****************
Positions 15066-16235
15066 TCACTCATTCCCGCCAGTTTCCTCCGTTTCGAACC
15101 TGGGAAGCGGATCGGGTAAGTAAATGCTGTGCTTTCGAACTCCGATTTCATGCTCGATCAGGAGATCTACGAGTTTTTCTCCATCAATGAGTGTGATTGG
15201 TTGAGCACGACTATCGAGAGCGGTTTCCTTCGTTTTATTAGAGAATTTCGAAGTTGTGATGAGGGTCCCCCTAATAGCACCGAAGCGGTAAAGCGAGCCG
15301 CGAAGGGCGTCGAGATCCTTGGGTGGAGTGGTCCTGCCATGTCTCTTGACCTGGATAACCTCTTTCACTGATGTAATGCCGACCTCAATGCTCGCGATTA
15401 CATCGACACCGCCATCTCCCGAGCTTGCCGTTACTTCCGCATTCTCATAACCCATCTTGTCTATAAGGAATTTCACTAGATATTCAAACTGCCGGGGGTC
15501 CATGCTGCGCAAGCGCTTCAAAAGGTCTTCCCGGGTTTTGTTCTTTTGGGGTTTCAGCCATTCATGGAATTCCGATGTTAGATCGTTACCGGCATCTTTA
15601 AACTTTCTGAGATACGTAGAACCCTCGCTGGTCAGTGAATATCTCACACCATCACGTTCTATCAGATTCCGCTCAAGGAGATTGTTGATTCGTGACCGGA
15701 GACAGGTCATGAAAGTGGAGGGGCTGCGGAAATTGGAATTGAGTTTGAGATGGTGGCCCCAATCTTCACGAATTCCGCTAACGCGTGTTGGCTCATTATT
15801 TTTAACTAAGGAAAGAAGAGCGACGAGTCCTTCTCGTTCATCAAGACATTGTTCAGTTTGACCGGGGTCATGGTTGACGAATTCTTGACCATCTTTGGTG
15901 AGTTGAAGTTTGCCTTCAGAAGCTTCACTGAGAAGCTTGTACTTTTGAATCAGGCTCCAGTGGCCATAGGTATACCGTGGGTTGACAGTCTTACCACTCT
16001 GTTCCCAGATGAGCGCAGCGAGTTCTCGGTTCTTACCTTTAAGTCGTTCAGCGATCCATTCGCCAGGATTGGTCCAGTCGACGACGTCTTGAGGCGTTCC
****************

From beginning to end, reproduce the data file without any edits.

Positions 15066-16235
15066 TCACTCATTCCCGCCAGTTTCCTCCGTTTCGAACC
15101 TGGGAAGCGGATCGGGTAAGTAAATGCTGTGCTTTCGAACTCCGATTTCATGCTCGATCAGGAGATCTACGAGTTTTTCTCCATCAATGAGTGTGATTGG
15201 TTGAGCACGACTATCGAGAGCGGTTTCCTTCGTTTTATTAGAGAATTTCGAAGTTGTGATGAGGGTCCCCCTAATAGCACCGAAGCGGTAAAGCGAGCCG
15301 CGAAGGGCGTCGAGATCCTTGGGTGGAGTGGTCCTGCCATGTCTCTTGACCTGGATAACCTCTTTCACTGATGTAATGCCGACCTCAATGCTCGCGATTA
15401 CATCGACACCGCCATCTCCCGAGCTTGCCGTTACTTCCGCATTCTCATAACCCATCTTGTCTATAAGGAATTTCACTAGATATTCAAACTGCCGGGGGTC
15501 CATGCTGCGCAAGCGCTTCAAAAGGTCTTCCCGGGTTTTGTTCTTTTGGGGTTTCAGCCATTCATGGAATTCCGATGTTAGATCGTTACCGGCATCTTTA
15601 AACTTTCTGAGATACGTAGAACCCTCGCTGGTCAGTGAATATCTCACACCATCACGTTCTATCAGATTCCGCTCAAGGAGATTGTTGATTCGTGACCGGA
15701 GACAGGTCATGAAAGTGGAGGGGCTGCGGAAATTGGAATTGAGTTTGAGATGGTGGCCCCAATCTTCACGAATTCCGCTAACGCGTGTTGGCTCATTATT
15801 TTTAACTAAGGAAAGAAGAGCGACGAGTCCTTCTCGTTCATCAAGACATTGTTCAGTTTGACCGGGGTCATGGTTGACGAATTCTTGACCATCTTTGGTG
15901 AGTTGAAGTTTGCCTTCAGAAGCTTCACTGAGAAGCTTGTACTTTTGAATCAGGCTCCAGTGGCCATAGGTATACCGTGGGTTGACAGTCTTACCACTCT
16001 GTTCCCAGATGAGCGCAGCGAGTTCTCGGTTCTTACCTTTAAGTCGTTCAGCGATCCATTCGCCAGGATTGGTCCAGTCGACGACGTCTTGAGGCGTTCC